Rear Window (1954): A Timely Feature

Quarantine. Lockdown. Shelter in place.

No one would have guessed such dystopian, sci-fi concepts would become a reality for the last three months of our lives.

L.B. “Jeff” Jefferies could empathize.

He broke his leg and has been wheelchair-ridden in his small, quaint New York City apartment for six weeks. The once renowned freelance photojournalist had the world in his hands, but now his world consists of an itchy cast, a daily visit from the physical therapy nurse, and the evening appearances of his high society fiancée, Lisa.  

Through a dreamy POV shot, Lisa first emerges like an angel to sleepy eyes. She is beautiful, generous, patient, and perfect – almost too perfect. Yet, for most imperfect men, a woman who is too perfect is perfect. Jeff is merely stubborn, basking most likely in self-pity from being confined to a chair for six weeks and converting back to old ways of self-will. He doesn’t realize what he has right in front of him, so he looks through his rear apartment window for curious pleasure, and, perhaps, some answers.  

Panning left to right, Jeff sees a newlywed couple just arriving for their honeymoon (quick to put the shades down); a professional dancer tenant, who practices her pirouettes in the living room; a couple who lowers their dog in a basket to do his business in the downstairs garden; “Miss Lonelyhearts,” who talks to imaginary lovers at the dinner table; a couple who bickers as the wife stays in bed all day and causes obvious frustration in the husband; and a struggling composer, banging away at the piano.

All completely manufactured in a Paramount Studio sound stage in Hollywood

It’s the bickering couple that becomes Jeff’s primary focus when the wife is no longer seen the next morning. A scream was heard the night before, and a large saw, a gigantic suitcase, and new hole in the garden start to pop up. Jeff begins to suspect a murder has taken place.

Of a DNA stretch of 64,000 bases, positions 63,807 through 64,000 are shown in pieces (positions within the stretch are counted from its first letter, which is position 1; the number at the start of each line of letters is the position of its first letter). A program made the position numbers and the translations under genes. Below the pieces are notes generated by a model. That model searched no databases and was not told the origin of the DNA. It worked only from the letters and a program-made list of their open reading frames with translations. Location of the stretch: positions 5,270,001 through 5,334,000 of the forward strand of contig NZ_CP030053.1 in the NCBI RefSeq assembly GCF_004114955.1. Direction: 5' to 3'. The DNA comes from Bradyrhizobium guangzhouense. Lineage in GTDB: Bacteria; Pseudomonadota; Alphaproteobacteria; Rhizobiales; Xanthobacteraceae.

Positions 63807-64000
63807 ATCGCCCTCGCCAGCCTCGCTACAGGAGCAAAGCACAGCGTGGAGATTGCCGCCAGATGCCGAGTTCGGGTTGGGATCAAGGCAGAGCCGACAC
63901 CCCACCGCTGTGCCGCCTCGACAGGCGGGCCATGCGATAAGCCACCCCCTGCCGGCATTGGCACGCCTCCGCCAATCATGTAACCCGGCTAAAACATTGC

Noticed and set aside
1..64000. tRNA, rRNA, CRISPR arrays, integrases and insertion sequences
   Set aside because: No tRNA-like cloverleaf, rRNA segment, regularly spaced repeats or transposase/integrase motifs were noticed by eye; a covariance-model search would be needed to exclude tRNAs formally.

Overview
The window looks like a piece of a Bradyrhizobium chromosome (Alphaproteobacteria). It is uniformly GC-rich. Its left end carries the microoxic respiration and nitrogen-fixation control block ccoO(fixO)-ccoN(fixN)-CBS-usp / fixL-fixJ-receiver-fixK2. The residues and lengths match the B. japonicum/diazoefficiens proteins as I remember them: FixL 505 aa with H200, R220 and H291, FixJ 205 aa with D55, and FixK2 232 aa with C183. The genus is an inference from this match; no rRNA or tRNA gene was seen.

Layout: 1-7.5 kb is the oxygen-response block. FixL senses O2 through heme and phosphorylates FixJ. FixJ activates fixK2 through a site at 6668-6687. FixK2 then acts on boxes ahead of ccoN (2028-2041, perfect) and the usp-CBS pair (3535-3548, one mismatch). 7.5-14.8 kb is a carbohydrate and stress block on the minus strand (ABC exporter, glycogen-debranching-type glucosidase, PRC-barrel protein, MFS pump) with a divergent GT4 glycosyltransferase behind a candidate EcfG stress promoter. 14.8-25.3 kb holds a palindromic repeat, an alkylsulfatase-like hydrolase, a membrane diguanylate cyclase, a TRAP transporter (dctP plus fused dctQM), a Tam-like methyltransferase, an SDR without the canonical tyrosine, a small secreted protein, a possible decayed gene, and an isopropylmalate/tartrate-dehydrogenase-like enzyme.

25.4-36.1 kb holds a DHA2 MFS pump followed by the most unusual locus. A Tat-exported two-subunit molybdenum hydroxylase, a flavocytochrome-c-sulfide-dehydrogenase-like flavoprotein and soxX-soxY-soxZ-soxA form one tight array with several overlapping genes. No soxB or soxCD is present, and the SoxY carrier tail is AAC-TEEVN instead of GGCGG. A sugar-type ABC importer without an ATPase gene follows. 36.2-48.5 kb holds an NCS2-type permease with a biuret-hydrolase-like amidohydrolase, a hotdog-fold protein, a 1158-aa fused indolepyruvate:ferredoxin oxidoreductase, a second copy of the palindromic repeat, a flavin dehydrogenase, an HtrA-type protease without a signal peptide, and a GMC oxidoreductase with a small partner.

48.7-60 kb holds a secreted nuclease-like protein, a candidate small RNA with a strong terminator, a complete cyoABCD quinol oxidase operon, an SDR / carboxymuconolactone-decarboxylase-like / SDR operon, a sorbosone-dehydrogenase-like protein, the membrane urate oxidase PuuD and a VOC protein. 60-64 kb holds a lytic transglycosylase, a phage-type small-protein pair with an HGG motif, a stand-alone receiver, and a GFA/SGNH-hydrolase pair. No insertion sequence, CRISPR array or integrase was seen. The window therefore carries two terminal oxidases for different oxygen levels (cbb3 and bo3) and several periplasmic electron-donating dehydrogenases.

Innocent gazing out the window becomes an obsessive hobby, and in no time, the nurse and Lily share the same fascination (and binoculars).

Grace Kelly and Jimmy Stewart

A premise like this must have been pure gold for the likes of legendary director, Alfred Hitchcock. Hitchcock is all about perspective – objective and subjective. There are times when his camera is the viewpoint of Jeff, telling a simple story of simple observations. But there is a transition in the middle of the movie where Hitchcock lets us – the audience – in on a secret while Jeff is sleeping, and the simple story becomes a moral conflict between interpreting what was witnessed, what should be disclosed, and what invades privacy. In fact, the genius of this change in perspective is that we aren’t 100% sure of what we’ve seen either!

Jimmy Stewart is impeccable as the much older but not much wiser Jeff, and his pride is tempered wonderfully by Grace Kelly as Lisa. A dull, self-isolated life can lead to the doldrums, and all Jeff and Lisa need is a little excitement to help them look outside themselves. “Outside” becomes a literal and metaphorical adventure.

The Hitchcockian irony is that Jeff cannot escape what little self-worth he has in his lonely confinement because even outside his window, he sees reflections of himself. Hitchcock then turns the table on us as we reflect on the moral code of voyeurism and observation interpretation.

Thankfully, today, we have way more distractions to keep us entertained than Jeff did in 1954. But, with any unexpected quarantine, lockdown, or shelter in place, there is the likelihood of boredom and despair. And, there is always a window.

27 thoughts on “Rear Window (1954): A Timely Feature